This weekend I visited the Sagrada Familia, Antoni Gaudi´s unfinished masterpiece and one of Barcelona´s most popular tourist attractions. The construction on this amazing church will continue for at least another decade, but it has already become one of the city´s most important landmarks.
As I walked up from the underground metro I was blown away by the Nativity Façade. This façade was finished by Gaudi himself and is ornamented in a baroque and gothic style, dedicated to the birth of Jesus. They say it was Gaudi´s dream to turn Sagrada Familia into the architecture equivalent of the Bible, with all major Biblical characters represented therein.
When I was walking to the entrance I saw hundreds of people either lining up for a tour of the Sagrada Familia or lingering and taking pictures in the square. Luckily, within 15 minutes I entered this overwhelming masterpiece! Make sure you buy a ticket including the lift, because otherwise you are not allowed to go to the top of La Sagrada Familia.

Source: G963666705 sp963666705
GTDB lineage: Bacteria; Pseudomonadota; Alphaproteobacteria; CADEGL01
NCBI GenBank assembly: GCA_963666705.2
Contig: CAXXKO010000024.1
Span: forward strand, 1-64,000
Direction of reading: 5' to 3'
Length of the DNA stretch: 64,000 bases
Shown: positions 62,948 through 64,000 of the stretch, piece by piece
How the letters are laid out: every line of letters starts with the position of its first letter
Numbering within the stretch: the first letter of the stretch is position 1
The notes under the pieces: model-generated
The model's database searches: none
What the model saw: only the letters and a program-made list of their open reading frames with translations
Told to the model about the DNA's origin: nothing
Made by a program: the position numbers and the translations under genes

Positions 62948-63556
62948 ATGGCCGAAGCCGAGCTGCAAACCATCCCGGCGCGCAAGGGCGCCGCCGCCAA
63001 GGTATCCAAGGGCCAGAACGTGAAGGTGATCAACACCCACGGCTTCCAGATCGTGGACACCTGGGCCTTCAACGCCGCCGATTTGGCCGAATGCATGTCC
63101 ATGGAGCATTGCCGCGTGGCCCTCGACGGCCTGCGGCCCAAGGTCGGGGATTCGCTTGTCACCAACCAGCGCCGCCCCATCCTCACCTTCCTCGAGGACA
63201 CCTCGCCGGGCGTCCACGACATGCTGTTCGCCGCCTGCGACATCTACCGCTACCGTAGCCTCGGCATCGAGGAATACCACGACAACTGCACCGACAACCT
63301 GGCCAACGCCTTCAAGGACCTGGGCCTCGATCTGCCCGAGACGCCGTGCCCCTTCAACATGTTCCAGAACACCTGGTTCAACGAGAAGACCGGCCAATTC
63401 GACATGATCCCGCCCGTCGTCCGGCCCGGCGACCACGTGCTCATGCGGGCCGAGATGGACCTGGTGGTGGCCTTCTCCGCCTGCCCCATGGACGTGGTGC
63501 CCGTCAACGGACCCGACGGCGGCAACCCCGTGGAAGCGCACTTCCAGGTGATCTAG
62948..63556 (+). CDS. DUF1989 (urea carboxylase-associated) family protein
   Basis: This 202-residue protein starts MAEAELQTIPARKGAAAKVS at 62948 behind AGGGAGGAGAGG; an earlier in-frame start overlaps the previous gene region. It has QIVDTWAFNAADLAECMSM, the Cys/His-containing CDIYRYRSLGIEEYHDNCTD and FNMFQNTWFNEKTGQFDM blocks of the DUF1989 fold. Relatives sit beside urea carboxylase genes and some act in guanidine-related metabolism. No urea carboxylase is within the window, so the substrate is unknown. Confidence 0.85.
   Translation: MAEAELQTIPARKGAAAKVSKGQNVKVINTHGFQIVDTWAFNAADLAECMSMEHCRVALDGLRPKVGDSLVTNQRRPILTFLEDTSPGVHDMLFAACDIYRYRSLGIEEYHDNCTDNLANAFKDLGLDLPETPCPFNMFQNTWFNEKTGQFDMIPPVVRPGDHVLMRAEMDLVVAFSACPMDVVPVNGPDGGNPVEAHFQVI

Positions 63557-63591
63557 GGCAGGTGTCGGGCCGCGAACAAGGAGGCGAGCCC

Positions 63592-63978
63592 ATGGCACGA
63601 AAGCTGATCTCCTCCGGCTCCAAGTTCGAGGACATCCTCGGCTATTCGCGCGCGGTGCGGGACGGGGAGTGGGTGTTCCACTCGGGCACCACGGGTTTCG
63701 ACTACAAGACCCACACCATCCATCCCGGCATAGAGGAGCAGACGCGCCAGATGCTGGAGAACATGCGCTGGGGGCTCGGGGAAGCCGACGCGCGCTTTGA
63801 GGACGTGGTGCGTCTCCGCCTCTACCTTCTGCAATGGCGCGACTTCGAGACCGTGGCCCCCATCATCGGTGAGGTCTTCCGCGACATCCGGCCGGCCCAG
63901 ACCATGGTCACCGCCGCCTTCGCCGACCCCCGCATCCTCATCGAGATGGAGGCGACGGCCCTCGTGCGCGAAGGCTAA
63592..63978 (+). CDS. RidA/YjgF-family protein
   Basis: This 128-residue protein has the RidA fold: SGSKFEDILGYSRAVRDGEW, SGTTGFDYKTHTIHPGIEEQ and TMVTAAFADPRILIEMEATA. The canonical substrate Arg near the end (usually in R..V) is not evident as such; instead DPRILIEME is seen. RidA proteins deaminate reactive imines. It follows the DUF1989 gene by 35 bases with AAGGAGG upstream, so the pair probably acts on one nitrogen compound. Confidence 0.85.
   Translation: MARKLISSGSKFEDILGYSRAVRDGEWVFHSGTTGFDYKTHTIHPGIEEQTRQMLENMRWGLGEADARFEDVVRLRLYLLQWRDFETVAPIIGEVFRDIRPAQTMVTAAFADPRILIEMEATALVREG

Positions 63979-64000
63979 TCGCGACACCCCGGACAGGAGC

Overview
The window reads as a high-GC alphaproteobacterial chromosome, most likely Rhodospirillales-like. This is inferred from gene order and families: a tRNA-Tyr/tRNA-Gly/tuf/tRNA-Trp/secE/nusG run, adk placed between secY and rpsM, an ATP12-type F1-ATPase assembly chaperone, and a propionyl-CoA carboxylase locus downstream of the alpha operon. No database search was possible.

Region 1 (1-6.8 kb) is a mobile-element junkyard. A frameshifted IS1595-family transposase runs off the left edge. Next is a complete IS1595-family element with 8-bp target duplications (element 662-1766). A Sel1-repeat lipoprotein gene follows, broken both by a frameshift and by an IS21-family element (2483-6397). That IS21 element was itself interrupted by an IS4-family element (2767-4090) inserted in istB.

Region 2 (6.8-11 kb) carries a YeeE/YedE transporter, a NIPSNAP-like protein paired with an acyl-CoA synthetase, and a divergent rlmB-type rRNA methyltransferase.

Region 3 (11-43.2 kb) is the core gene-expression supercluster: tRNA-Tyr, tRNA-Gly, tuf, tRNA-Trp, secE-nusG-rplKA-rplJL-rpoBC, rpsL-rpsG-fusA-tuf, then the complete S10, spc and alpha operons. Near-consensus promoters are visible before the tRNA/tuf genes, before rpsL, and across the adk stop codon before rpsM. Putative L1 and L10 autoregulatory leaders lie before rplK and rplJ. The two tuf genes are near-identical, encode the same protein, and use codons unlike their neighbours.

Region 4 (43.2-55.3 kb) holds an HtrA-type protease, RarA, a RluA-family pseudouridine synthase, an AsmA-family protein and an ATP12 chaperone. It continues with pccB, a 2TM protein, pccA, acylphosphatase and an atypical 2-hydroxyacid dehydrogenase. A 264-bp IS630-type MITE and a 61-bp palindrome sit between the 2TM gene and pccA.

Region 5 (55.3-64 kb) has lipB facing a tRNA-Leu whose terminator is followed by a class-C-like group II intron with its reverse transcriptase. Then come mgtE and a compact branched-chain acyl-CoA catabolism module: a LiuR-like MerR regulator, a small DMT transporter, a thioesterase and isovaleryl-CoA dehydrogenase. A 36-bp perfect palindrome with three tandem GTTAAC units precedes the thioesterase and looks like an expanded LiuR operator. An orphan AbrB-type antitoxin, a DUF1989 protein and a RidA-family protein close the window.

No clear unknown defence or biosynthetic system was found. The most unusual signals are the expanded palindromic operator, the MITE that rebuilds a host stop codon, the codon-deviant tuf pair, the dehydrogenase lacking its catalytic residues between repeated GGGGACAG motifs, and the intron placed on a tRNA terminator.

While entering the cathedral I was mesmerized and overwhelmed by its interior. I just couldn´t stop looking, I needed some time just to take it all in…The inside of Sagrada Familia is a tree-like column structure. The columns are inclined and branched-like trees. The weight is routed directly over the pillars in the ground. The result of this ingenious solution is spectacular. The pillars and arches supported by them transform the interior of the cathedral into a stone forest of palm trees. The interior of the Sagrada Familia constitutes the essence of Gaudí’s architecture.
After my overwhelming experience in the cathedral I visited the ‘’Sagrada’’ museum which is located in the basement. At 2:30 pm it was time for me to take the elevator, 65 meters to the top of the Sagrada Familia. The views were stunning and I took lots of pictures! From this point I could see all the towers from up close. When the Sagrada is finished it will have 18 towers, 12 of them dedicated to the apostles, 4 to the evangelists, one to Jesus and another to Mary. I recommend you go down via the spiral staircase, because Sagrada Familia has its own way of continually surprising you, during your journey through its inner core.
The Sagrada Familia is an expiatory church, which means it has been built from donations since the outset 130 years ago. Gaudi himself said: “The expiatory church of La Sagrada Familia is made by the people and is mirrored in them. It is a work that is in the hands of God and the will of the people.”